function* functionName (params) {

// body of the function

yield value;

}

Note:

  • Function*: keyword for defining generator functions
  • functionName: The identifier for this function
  • Params: Optional parameters that you want to use
  • Yield: Returns value and halts the execution of the function

Return value: Object [ Generator ] – A generator Object OR undefined if generator is empty

We are now familiar with what a generator function is, but we are still not familiar with its return type that is the “Generator Object”.

What is a generator object?

When a generator function is created it returns an object that we must initialize in some variable, this variable is then known as the Generator Object. This generator object is used to get the next value from the function.

Syntax of initializing a generator object

variable = generatorFunctionName( arguments );

After you have created the generator object you can use the function “object.next()”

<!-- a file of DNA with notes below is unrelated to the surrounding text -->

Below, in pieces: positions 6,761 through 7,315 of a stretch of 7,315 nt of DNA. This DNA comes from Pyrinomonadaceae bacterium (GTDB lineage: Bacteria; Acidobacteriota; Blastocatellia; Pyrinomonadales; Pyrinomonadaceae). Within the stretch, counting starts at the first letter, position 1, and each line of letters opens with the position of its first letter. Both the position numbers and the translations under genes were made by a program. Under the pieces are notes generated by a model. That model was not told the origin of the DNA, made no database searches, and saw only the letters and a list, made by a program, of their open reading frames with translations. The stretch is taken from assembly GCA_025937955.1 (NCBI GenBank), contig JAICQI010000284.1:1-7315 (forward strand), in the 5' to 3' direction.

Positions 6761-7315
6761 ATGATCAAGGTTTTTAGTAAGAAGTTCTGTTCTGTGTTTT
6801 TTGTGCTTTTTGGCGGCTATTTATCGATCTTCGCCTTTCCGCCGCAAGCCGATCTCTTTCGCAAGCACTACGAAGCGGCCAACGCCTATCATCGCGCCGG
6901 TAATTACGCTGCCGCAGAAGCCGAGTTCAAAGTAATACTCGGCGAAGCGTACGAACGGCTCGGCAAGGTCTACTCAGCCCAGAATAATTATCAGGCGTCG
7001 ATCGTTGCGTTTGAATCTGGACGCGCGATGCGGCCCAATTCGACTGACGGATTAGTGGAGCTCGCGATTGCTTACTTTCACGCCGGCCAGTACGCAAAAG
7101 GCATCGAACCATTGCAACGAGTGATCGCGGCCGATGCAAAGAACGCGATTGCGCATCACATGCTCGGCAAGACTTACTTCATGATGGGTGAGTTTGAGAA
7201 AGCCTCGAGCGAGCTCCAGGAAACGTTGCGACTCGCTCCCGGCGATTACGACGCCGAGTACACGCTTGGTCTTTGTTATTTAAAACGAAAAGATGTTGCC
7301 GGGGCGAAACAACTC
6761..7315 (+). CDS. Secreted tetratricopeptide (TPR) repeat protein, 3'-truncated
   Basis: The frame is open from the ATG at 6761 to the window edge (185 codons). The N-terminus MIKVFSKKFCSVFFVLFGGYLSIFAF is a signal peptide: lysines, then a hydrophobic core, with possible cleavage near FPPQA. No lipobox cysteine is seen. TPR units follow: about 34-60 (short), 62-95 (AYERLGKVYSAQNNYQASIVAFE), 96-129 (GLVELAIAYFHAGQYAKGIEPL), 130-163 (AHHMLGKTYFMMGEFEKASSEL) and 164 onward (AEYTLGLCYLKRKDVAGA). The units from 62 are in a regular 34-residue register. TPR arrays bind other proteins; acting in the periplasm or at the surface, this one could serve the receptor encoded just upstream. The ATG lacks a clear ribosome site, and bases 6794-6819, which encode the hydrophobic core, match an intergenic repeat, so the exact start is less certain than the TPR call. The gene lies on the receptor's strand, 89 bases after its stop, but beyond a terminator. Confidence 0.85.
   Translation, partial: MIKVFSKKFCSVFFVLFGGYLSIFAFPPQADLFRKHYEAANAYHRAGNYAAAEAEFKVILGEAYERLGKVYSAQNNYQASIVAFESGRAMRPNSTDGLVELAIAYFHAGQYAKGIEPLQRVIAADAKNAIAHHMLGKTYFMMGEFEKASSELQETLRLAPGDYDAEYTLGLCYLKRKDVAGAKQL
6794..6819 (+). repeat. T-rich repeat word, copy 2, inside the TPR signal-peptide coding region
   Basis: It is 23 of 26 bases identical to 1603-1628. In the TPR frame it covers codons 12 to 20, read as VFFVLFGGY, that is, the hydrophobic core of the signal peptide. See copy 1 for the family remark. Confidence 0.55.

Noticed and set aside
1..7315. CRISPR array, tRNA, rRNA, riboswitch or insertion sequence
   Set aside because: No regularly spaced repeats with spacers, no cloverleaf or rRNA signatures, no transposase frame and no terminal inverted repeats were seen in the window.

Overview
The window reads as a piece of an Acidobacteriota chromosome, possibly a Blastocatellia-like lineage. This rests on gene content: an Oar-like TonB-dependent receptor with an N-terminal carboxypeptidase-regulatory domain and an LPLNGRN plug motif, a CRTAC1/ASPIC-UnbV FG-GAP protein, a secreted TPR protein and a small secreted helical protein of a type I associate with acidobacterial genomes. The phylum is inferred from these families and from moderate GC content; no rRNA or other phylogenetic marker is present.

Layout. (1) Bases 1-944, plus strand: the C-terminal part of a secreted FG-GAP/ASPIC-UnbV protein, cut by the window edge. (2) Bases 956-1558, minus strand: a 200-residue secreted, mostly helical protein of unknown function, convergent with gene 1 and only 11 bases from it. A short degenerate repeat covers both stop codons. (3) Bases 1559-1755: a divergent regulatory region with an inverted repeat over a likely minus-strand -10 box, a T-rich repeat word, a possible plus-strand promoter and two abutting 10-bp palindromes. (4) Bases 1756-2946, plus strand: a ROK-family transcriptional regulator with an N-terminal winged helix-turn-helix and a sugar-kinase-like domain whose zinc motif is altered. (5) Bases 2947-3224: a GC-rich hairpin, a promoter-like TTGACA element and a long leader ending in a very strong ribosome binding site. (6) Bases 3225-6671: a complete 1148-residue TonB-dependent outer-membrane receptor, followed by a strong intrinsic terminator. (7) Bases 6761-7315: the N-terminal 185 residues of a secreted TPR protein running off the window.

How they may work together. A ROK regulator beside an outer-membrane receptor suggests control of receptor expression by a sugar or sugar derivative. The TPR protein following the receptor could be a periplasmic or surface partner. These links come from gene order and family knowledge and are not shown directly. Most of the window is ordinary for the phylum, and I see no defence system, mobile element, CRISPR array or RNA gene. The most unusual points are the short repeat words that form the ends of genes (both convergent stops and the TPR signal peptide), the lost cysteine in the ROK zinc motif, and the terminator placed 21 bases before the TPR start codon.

The object.next() returns a JSON object with two properties, one is the “value” and the other is the “done” property.

Getting Values from a generator function

Let’s create a simple generator function that will return us a new value every time it is called, with the following lines of code:

function* generator() {

yield 1;

yield “FOUND”;

yield 3;

}

Now that we have a generator we need to initialize it with a generator object, we do that with the following statement:

const genObject = generator();

Now we have the generator object as well. All we have to do now is to call the next() function of the generator object and print the JSON object with the console.log() function.

console.log(genObject.next());

console.log(genObject.next());

console.log(genObject.next());

The complete code snippet looks like this:

function* generator() {

yield 1;

yield “FOUND”;

yield 3;

}

const genObject = generator();

console.log(genObject.next());

console.log(genObject.next());

console.log(genObject.next());